• Describe a technical problem you had and how you solved it.
  • How would you design a simple search engine?
  • Design an evacuation plan for San Francisco.
  • There’s a latency problem in South Africa. Diagnose it.
  • What are three long term challenges facing Google?
  • Name three non-Google websites that you visit often and like. What do you like about the user interface and design? Choose one of the three sites and comment on what new feature or project you would work on. How would you design it?
  • If there is only one elevator in the building, how would you change the design? How about if there are only two elevators in the building?
  • How many vacuum’s are made per year in USA?
Google Interview Questions: Software Engineer
  • Why are manhole covers round?
  • What is the difference between a mutex and a semaphore? Which one would you use to protect access to an increment operation?
  • A man pushed his car to a hotel and lost his fortune. What happened?
  • Explain the significance of “dead beef”.
  • Write a C program which measures the the speed of a context switch on a UNIX/Linux system.
  • Given a function which produces a random integer in the range 1 to 5, write a function which produces a random integer in the range 1 to 7.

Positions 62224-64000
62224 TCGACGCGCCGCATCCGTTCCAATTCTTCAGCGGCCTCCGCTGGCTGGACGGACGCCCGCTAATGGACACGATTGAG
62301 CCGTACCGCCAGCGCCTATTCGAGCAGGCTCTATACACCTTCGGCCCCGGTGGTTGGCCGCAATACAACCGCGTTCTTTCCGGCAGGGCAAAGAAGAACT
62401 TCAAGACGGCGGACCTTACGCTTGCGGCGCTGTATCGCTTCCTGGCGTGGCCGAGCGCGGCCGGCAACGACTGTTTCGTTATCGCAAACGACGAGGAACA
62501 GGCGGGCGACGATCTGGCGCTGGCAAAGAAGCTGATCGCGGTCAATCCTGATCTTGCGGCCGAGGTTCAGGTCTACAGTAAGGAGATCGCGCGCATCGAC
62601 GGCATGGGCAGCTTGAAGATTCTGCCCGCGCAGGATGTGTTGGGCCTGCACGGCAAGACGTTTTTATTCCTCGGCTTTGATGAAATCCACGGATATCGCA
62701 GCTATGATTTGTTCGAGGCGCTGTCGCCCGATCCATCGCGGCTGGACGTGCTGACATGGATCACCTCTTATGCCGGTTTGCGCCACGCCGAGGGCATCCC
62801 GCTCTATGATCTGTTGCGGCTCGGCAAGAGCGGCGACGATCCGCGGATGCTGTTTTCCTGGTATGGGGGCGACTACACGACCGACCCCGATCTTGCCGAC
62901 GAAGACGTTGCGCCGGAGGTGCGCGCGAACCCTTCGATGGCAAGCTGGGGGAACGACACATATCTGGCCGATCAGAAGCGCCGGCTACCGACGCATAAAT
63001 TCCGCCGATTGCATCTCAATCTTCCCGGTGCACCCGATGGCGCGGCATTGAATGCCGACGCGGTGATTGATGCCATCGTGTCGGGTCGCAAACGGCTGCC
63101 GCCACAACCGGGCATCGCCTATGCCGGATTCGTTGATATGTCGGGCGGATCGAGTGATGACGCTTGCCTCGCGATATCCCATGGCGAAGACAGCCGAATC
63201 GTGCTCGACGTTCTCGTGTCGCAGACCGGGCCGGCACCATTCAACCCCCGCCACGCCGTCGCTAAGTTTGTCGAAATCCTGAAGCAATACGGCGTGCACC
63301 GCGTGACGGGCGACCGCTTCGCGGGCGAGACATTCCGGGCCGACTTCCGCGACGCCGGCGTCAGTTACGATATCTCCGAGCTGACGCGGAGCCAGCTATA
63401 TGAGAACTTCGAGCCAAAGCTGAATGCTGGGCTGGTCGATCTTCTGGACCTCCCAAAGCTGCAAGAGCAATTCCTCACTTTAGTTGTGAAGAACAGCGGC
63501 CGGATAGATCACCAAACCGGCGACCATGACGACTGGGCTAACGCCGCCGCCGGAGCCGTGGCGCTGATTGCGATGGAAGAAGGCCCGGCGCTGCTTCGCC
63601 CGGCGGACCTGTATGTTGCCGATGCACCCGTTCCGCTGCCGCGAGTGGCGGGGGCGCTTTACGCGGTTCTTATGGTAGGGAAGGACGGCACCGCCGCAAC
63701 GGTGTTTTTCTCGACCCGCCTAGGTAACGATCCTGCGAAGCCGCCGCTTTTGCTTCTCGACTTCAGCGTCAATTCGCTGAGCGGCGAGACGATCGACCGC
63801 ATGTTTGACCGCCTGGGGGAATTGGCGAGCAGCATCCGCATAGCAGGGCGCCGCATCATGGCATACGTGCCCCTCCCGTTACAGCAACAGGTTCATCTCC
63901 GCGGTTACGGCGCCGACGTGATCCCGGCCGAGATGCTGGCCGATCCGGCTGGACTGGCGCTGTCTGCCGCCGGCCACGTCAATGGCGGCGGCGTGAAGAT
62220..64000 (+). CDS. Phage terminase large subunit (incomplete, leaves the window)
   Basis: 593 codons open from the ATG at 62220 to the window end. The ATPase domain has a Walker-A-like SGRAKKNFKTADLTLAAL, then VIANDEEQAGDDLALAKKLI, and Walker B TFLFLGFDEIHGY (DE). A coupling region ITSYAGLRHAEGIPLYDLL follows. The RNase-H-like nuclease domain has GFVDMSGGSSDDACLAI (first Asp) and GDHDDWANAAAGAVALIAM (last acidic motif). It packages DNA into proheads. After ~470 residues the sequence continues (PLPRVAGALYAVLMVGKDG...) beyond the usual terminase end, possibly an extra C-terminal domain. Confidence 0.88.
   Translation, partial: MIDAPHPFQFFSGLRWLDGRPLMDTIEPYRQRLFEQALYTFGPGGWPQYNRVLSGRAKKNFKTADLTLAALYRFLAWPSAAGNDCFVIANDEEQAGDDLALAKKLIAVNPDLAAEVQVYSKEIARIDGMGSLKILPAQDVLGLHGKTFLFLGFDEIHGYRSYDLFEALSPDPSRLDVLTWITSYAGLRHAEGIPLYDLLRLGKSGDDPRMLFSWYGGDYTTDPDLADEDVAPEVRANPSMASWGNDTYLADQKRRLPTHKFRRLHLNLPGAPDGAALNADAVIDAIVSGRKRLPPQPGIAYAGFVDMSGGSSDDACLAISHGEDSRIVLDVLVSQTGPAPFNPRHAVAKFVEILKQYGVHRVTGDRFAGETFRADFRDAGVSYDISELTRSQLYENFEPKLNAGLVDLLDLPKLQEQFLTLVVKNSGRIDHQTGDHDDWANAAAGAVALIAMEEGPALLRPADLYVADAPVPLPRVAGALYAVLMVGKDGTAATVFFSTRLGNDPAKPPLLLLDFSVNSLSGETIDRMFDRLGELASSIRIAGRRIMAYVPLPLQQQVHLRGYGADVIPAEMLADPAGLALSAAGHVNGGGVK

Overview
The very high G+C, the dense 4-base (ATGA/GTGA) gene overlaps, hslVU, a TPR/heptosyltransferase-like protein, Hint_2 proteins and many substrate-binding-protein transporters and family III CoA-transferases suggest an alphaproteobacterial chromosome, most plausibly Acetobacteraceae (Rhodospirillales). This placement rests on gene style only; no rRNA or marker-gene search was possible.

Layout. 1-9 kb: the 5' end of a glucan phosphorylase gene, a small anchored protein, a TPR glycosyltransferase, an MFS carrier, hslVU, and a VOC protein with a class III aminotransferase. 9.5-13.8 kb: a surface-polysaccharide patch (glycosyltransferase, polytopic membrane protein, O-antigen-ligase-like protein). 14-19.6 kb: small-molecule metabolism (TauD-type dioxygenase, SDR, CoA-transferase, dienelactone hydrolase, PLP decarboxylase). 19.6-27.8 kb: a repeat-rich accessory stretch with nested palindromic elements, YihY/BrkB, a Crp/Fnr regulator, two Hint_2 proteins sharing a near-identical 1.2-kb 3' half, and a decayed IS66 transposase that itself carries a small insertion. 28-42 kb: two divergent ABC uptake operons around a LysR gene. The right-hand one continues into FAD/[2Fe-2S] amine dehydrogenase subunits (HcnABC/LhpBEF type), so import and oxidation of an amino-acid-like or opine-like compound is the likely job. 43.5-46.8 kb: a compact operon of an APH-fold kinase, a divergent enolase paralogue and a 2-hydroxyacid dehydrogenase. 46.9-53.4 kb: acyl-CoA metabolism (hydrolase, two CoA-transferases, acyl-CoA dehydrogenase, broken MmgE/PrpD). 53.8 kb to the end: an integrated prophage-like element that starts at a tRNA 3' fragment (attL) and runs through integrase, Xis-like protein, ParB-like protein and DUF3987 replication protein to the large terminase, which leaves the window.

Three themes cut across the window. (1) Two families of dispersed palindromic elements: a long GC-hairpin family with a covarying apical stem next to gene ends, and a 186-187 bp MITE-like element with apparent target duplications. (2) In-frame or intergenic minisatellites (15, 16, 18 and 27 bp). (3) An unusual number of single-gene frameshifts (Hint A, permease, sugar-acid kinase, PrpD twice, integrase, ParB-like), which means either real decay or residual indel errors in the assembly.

• Describe the algorithm for a depth-first graph traversal.
  • Design a class library for writing card games.
  • You need to check that your friend, Bob, has your correct phone number, but you cannot ask him directly. You must write a the question on a card which and give it to Eve who will take the card to Bob and return the answer to you. What must you write on the card, besides the question, to ensure Bob can encode the message so that Eve cannot read your phone number?
  • How are cookies passed in the HTTP protocol?
  • Design the SQL database tables for a car rental database.
  • Write a regular expression which matches a email address.